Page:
‘Doses are in Freezers’: Montgomery Co. wants more COVID-19 vaccines for children for provincial clinics – Community News
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‘Doses are in Freezers’: Montgomery Co. wants more COVID-19 vaccines for children for provincial clinics

Montgomery County has seen high demand for young children to be vaccinated against COVID-19 — and nearly a third of the total number of children vaccinated in the first few weeks of the Maryland rollout were in the state’s most populous county.

Montgomery County has seen high demand for young children to be vaccinated against COVID-19 — and nearly a third of the total number of children vaccinated in the first few weeks of the Maryland rollout were in the state’s most populous county.

But provincial officials say as many as half of the doses distributed to suppliers in the province, including pharmacies and doctor’s offices, sit unused in freezers, and they are concerned the province’s health department may need more doses.

“We’re not getting enough doses to do what we need to do,” Earl Stoddard, the assistant chief administrative officer for the county, said during an online media briefing. “There is no doubt about that. … We’re concerned that the pace won’t go that way if we’re able to keep it moving. ”

There are an estimated 100,000 children ages 5 to 11 who need to be vaccinated in the province.

In all, of the total of approximately 39,000 doses delivered to all suppliers in the province to date, approximately 19,800 have been administered, “meaning that approximately 50% of the doses received through all systems in the province have not been distributed.” at this point,” Stoddard said.

Stoddard said the county health department gets all the doses in children’s arms.


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Of the total pediatric doses administered throughout the county, more than 61% were distributed by the Montgomery County Department of Health and Human Services.

(Courtesy of Montgomery County)

As with the early stages of the adult vaccine rollout, the province appears to be having a bit of a delivery problem.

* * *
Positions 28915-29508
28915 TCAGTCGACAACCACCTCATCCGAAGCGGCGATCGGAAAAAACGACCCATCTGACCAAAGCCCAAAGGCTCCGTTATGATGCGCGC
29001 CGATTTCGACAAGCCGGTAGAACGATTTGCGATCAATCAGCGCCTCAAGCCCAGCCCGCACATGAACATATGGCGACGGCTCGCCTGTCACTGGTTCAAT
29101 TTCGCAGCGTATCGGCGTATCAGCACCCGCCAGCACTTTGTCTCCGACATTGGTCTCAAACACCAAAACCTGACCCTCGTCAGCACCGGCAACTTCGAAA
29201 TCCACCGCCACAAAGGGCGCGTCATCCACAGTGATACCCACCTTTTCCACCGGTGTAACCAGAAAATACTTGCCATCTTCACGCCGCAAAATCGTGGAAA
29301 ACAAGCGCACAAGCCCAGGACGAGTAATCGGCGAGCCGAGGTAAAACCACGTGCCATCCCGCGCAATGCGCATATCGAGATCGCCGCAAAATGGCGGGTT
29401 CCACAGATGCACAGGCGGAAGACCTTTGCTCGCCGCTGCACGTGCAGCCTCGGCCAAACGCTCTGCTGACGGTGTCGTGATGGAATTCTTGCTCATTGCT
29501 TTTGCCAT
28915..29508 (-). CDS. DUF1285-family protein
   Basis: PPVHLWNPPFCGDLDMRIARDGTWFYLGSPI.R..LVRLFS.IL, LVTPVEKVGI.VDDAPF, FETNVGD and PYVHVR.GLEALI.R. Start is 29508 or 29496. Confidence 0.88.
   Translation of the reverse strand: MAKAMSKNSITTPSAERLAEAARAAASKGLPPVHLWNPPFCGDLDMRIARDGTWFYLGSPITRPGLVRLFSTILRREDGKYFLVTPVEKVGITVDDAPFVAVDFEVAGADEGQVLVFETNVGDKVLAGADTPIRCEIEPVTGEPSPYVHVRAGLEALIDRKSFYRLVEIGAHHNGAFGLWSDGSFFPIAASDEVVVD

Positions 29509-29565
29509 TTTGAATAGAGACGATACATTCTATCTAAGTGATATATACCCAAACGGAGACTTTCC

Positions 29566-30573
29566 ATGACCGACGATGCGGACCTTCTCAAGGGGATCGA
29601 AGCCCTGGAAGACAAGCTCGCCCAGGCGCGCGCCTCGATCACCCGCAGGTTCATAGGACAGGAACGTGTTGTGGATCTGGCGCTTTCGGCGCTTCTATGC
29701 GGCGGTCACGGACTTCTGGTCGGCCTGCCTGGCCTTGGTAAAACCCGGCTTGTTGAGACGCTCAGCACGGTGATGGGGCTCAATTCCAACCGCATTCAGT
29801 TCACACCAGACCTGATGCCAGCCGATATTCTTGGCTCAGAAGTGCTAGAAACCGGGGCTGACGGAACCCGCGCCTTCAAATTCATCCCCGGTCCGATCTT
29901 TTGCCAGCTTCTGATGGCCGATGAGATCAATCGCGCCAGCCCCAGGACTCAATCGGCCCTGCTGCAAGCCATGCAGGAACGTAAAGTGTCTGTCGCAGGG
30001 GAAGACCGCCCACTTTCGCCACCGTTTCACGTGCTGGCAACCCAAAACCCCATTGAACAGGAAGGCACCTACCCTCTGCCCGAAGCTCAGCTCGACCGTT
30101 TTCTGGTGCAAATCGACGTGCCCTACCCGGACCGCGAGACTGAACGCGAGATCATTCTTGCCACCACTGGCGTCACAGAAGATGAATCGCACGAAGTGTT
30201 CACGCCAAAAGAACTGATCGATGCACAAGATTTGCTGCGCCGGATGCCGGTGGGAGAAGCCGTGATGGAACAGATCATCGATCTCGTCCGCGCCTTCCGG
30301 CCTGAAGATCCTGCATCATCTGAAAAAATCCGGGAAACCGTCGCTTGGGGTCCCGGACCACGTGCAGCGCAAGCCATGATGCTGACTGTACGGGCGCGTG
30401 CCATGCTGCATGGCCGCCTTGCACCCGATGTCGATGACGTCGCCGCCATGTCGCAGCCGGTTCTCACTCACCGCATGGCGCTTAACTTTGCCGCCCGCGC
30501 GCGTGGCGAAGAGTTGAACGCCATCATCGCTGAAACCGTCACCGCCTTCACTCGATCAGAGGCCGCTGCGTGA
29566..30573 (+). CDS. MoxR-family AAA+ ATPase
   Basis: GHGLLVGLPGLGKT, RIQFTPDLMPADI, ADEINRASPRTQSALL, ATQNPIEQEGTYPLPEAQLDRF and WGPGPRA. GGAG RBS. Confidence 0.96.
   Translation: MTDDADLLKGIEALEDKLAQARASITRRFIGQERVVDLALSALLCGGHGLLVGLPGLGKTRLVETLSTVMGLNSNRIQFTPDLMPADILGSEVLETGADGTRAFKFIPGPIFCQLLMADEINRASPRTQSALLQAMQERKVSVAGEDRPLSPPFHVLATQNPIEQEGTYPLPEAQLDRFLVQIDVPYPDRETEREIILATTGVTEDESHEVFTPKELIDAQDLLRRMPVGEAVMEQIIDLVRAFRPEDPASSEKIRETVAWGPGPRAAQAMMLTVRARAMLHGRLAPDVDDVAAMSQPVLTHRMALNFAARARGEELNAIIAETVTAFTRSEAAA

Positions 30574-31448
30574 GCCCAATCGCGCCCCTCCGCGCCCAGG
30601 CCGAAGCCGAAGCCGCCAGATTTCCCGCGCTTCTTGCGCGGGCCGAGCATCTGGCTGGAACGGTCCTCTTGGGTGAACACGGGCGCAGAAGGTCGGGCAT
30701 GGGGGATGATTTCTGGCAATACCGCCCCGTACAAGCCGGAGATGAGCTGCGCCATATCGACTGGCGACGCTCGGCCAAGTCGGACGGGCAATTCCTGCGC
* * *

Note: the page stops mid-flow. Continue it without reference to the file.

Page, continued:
The federal government supplies special pediatric doses of the vaccine to the state of Maryland, which then distributes them to counties based on population. Vaccines go to different providers, and local health departments, which receive only a fraction of the doses, only monitor their own supply.

Stoddard said the “biggest sticking point” is the supply of pediatric doses provided by the federal government, but he and County Executive Marc Elrich also urged the state to shift vaccine doses from other suppliers who have been slower to deliver them to. the county health department to correct what Stoddard called a “mismatch.”

“I hope the state takes notice of this discrepancy and increases the supply to the provincial government,” Elrich said. “There are a lot of doses in freezers — not ours — in the county just standing there…and if the state were to move those doses from places where they’re not used to us, where we can actually use them, it would would be a huge help in accelerating vaccination coverage in the province.”

Elrich said last weekend the county has had to cancel a number of vaccine clinics it had initially planned due to limited doses, and in the future it will have to save some of its stock to hold it as second doses.

Elrich said pharmacies don’t have strategies for going out and getting residents vaccinated.

“They wait for customers to come through the door,” he said. “Our mission is to get these things out the door as quickly as possible to people who need them… I firmly believe that more of the doses should go to us as we will actively work to release those doses to give.”

Stoddard said: “We get a lot of pressure saying, ‘Why aren’t there more clinics? Why aren’t you doing more in this area? Why aren’t you giving more doses in this community?’ We don’t have enough doses to cover all the communities that have this great need.”

Meanwhile, Montgomery County will reinstate its indoor mask mandate Saturday under a data-driven mask policy tied to the county’s COVID-19 case rate.

‘Premature’ to talk about removing mask mandate

The move comes as neighboring DC, which has slightly higher cases, will remove its indoor mask policy effective Monday, Nov. 22, on the orders of Mayor Muriel Bowser.

“That’s their decision,” Elrich said of the lifting of the DC mask’s mandate. “It’s clearly not the decision I would make.”

He pointed to the current rise in cases of concern about an ever-increasing rise related to the Thanksgiving holiday and ongoing efforts to vaccinate young children.

“I think it’s premature and I would feel a lot better about this if we got our kids vaccinated,” Elrich said. “Once we vaccinate 80-85% of our kids, I think we’ll be in a much better place. But I don’t think we’re where we should stop.”

Responding to critics who say the province should look at other data — such as hospital capacity and deaths, both of which have remained low — rather than just the number of cases,

Stoddard said county officials are willing to evaluate how they are managing the pandemic and based on what data, but don’t think it’s time yet as officials want more young children vaccinated first.

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